It was a complete surprise, but Dread won itself an ENnie. But here’s the trip: it wasn’t for either of the ENnies we were nominated for. This year they presented two judges’ choice awards for games and products the judges wanted to recognize. The first was the Grognard award for the most old school products. The silver went to Goodman Games and the gold went to Necromancer Games. The second was for innovation. The silver in this category went to Atomic Sock Monkey’s Truth & Justice, a game I really need to check out. And the gold ended up around the very neck of your humble narrator. They said so many wonderful things about Dread that modesty and euphoria induced amnesia prevents me from repeating here.
The Impossible Dream crew will be at GenCon attending the ENnie ceremonies and stumping for our games. Dread will be for sale at the GPA booth (#1835) and there will be plenty of demos hosted each night. If you’d like to try a game of Dread, check out the schedule below. All of our games are currently full, but a seat may open up at the last minute or if we get enough overflow, we may try to host a pick up game or two.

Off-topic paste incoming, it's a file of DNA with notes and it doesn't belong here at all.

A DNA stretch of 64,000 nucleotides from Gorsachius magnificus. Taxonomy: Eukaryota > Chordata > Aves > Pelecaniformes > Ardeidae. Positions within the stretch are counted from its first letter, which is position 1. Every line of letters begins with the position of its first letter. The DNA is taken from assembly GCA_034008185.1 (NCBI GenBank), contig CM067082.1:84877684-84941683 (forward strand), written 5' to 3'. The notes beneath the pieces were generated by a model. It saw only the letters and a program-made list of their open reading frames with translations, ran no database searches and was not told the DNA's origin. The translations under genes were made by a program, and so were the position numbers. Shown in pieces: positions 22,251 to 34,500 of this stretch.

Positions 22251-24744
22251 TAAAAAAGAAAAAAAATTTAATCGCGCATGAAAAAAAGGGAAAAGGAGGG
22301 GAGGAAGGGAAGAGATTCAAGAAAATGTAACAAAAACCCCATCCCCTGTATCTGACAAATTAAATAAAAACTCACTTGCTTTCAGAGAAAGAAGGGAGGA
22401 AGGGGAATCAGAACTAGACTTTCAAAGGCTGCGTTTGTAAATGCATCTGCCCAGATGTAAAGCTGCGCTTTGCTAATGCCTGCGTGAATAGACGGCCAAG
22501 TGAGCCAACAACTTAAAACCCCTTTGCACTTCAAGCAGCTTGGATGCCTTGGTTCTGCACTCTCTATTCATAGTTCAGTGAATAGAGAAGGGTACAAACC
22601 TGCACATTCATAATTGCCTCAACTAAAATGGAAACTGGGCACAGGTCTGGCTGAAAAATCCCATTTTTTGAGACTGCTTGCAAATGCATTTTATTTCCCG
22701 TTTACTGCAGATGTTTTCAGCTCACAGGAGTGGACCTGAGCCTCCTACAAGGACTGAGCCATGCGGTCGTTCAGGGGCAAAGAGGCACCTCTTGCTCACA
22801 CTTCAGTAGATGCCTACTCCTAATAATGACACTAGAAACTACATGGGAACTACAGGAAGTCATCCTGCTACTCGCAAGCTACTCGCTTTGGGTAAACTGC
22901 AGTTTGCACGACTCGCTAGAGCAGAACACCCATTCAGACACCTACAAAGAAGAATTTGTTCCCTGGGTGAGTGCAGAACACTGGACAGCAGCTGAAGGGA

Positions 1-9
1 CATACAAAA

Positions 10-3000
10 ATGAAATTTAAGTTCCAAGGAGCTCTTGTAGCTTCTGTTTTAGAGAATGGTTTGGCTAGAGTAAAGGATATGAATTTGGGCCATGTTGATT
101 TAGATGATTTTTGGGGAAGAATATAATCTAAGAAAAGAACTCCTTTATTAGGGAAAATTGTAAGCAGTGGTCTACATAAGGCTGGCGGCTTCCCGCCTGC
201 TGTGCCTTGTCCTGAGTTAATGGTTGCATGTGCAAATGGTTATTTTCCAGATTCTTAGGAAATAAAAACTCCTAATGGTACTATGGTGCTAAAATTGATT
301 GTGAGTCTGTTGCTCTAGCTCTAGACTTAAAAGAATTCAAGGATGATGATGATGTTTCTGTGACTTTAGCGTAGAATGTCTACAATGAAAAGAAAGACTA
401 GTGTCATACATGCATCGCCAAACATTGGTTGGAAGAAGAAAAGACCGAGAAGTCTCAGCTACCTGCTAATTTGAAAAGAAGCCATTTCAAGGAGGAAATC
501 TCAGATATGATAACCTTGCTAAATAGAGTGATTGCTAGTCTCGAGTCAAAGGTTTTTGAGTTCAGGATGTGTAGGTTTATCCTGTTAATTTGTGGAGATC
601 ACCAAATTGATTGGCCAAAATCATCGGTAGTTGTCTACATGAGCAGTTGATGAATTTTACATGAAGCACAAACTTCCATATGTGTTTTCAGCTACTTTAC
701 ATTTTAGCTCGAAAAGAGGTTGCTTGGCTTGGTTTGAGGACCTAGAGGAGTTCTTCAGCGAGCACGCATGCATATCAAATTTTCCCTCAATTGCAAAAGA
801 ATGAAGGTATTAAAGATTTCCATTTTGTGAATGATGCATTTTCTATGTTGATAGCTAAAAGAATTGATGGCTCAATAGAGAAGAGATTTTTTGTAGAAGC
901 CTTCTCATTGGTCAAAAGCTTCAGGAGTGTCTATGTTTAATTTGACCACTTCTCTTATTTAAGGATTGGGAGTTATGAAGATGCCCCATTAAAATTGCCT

For me, the most laborious part of hosting is creating the character questionnaires. Part of this is because I feel a tremendous demand to create new and intriguing questions, which is compounded by the seventy or more questions required by my average game. Fortunately, my average game is a bit extreme. Usually I’m creating questionnaires for games that will be hosted for strangers at conventions. This means I’m writing questions for six people who I don’t know at all and I have an invested interest in impressing.
When playing with friends, things get much easier. I have a more intuitive understanding of what will engage them, and I know they already enjoy the game. Still, there are some tricks from con games that I routinely fall back on.